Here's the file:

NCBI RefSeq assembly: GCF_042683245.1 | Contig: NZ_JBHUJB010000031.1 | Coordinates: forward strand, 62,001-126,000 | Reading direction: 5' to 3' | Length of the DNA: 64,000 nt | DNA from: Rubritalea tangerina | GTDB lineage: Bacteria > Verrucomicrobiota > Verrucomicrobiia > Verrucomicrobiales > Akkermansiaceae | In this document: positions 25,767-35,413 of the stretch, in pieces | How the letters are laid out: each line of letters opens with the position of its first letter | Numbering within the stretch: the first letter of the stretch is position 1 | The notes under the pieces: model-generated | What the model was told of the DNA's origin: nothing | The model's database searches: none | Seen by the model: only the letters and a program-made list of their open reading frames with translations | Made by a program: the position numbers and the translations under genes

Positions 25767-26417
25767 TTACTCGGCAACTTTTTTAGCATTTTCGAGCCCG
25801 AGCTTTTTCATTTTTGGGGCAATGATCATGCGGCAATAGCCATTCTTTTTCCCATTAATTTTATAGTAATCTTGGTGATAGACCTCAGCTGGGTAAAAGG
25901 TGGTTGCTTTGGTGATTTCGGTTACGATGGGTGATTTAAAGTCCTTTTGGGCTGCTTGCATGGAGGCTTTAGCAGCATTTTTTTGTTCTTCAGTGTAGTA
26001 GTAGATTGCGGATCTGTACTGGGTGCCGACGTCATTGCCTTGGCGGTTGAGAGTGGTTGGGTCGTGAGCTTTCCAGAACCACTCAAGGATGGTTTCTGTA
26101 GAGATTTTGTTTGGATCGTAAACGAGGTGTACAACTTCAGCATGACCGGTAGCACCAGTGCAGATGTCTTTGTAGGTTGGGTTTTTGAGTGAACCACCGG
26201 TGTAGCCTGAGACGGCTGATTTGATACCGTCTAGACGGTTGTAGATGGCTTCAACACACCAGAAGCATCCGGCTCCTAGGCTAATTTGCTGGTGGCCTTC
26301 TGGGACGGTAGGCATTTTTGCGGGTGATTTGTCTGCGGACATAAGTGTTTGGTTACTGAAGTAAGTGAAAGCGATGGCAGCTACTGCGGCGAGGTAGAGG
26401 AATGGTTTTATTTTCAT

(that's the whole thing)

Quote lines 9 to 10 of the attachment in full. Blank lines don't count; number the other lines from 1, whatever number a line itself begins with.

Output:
26301 TGGGACGGTAGGCATTTTTGCGGGTGATTTGTCTGCGGACATAAGTGTTTGGTTACTGAAGTAAGTGAAAGCGATGGCAGCTACTGCGGCGAGGTAGAGG
26401 AATGGTTTTATTTTCAT